What the FCRA amendments mean
The Bill amends the Foreign Contribution (Regulation) Act 2010 (FCRA 2010) to make several new provisions. The FCRA 2010 has already been amended twice.
The Lok Sabha passed The Foreign Contribution (Regulation) Amendment (FCRA) Bill, 2020 on Sept. 21, amid concerns by voluntary organisations that the new changes will further tighten channels of funding from abroad.
Minister of state for home Nityanand Rai, during a discussion in the Lower House, argued that the law needed to be updated further to “prevent the misuse of foreign funds” by those who receive it.
The Bill amends the Foreign Contribution (Regulation) Act 2010 (FCRA 2010) to make several new provisions. The FCRA 2010 has already been amended twice. The first amendment was made by Section 236 of the Finance Act, 2016 and the second by Section 220 of the Finance Act, 2018.
Here’s the context of why the new changes are important and the backdrop in which they have been made. The annual inflow of foreign contributions has nearly doubled between 2010 and 2019. According to the government, many recipients of foreign funding have not utilised it for the purpose for which they were registered.
Opponents have argued the government has used the provisions to clamp down on political rivals as well as voluntary organisations.
The home ministry on July 8 set up an interministerial committee to oversee investigations into three trusts linked to the Gandhi family, for alleged violations, of among other laws, FCRA 2010. These trusts are the Rajiv Gandhi Foundation, the Indira Gandhi Memorial Trust, and the Rajiv Gandhi Charitable Trust. The trust has denied any wrongdoing.
In November 2019, the Central Bureau of Investigation (CBI) had raided the offices of the human rights organisation, Amnesty International, for alleged violation of FCRA. The organisation denied the charges.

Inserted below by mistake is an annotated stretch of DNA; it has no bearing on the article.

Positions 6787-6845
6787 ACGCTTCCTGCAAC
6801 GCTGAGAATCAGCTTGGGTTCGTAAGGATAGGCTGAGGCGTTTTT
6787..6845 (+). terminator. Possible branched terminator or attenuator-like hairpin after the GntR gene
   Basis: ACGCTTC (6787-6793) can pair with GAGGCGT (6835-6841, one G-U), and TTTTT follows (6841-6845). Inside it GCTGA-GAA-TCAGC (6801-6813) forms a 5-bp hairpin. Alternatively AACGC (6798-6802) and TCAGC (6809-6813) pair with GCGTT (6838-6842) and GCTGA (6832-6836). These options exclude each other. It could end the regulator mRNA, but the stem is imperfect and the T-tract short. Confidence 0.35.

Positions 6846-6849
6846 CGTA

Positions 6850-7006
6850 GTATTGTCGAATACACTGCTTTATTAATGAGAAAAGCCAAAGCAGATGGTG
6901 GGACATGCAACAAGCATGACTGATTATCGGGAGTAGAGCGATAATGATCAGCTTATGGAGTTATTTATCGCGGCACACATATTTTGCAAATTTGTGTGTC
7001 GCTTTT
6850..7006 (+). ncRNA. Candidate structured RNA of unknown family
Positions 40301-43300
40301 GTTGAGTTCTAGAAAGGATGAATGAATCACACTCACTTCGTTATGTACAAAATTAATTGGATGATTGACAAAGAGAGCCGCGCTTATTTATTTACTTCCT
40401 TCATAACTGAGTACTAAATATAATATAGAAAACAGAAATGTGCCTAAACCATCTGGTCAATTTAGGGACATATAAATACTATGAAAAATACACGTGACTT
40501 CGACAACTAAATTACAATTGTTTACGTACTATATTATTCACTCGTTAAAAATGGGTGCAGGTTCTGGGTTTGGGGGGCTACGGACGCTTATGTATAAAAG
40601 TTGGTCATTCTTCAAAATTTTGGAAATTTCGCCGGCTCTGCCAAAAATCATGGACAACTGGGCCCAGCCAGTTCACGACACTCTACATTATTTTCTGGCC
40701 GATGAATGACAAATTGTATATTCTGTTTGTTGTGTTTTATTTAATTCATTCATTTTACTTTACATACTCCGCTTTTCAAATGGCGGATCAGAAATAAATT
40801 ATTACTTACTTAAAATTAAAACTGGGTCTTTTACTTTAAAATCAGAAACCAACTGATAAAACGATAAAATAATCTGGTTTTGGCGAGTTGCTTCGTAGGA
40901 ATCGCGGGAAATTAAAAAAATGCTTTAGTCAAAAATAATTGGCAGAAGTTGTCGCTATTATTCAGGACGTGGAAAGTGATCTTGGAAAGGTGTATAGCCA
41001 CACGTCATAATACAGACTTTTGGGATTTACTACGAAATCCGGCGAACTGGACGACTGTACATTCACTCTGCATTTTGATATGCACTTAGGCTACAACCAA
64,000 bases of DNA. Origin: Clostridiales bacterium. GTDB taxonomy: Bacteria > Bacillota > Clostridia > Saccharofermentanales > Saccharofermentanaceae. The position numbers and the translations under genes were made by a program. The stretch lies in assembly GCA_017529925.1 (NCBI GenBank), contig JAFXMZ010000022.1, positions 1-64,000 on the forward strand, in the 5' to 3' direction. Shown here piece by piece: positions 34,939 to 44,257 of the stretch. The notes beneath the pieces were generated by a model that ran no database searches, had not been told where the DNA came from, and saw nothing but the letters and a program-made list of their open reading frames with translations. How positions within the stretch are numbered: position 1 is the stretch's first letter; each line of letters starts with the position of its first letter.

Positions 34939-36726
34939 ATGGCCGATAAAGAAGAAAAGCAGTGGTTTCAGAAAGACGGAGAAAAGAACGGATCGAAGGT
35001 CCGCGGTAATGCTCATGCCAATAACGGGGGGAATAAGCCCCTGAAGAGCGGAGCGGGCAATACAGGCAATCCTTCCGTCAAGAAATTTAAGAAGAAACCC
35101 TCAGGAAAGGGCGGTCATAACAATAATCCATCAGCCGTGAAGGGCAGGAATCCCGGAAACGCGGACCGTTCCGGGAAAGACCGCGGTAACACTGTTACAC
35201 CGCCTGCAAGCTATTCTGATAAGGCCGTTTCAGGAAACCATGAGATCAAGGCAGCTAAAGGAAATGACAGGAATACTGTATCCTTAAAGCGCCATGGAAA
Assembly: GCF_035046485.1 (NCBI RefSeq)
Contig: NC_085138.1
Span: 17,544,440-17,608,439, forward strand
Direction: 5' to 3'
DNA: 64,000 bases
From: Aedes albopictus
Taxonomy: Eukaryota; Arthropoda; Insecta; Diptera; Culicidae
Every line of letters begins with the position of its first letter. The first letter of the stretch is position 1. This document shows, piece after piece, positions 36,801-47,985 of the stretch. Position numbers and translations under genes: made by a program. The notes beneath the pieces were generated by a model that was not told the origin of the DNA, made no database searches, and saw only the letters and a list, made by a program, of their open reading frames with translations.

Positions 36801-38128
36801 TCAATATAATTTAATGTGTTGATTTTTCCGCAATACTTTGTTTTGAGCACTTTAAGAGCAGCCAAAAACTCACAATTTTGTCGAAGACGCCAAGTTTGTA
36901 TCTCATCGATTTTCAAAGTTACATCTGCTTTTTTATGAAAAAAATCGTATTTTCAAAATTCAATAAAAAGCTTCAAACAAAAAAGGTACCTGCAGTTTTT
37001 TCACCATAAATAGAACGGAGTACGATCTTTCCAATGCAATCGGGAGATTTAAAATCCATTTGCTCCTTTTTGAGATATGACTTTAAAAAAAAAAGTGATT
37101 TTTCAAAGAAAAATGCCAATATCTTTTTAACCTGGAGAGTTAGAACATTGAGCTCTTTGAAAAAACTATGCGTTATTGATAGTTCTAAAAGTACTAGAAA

The Centre has cancelled certificates of registration of more than 19,000 voluntary organisations between 2011 and 2019, according to home ministry data.
FCRA, 2010 was enacted to regulate the acceptance and utilisation of foreign contribution or foreign hospitality for any activities detrimental to “national interest”, according to the Statement of Objects and Reasons of the new Bill.
Under FRCA, election candidates, editor or publisher of a newspaper, judges, members of any legislature and political parties are prohibited from receiving foreign donations. The Bill adds public servants (as defined under the Indian Penal Code) to this list of prohibited persons.
A key amendment proposes to introduce the requirement of Aadhaar, the biometric ID, stating that applicants must now provide Aadhaar details of all its office-bearers as an identification document.
The Bill prohibits the transfer of foreign grants received by an entity to a partner organisation or an associated person, which is a usual practice.
Under FCRA, a registered person must accept foreign contribution only in a single branch of a scheduled bank but they may open more accounts in other banks to spend the funds.
The Bill says foreign contribution can now be received only in an account designated by the bank as “FCRA account” in a branch of the State Bank of India, New Delhi (as notified by the central government). No funds other than the foreign contribution should be received or deposited in this account.
Earlier, recipients of foreign grants could use 50% of the contribution for meeting administrative expenses. The Bill reduces this limit to 20%.
The Voluntary Action Network India, a representative body of development organisations, has urged the government to refer the Bill to a select or a Standing Committee of Parliament. “The Bill throttles the spirit of cooperation that had been ushered in earlier this year by the positive role played by development organisations in mitigating the lockdown and the Covid-19 pandemic by virtually making it impossible for NGOs to function.”
The Bill assumes that all NGOs receiving foreign grants are guilty, unless prove otherwise, it said.
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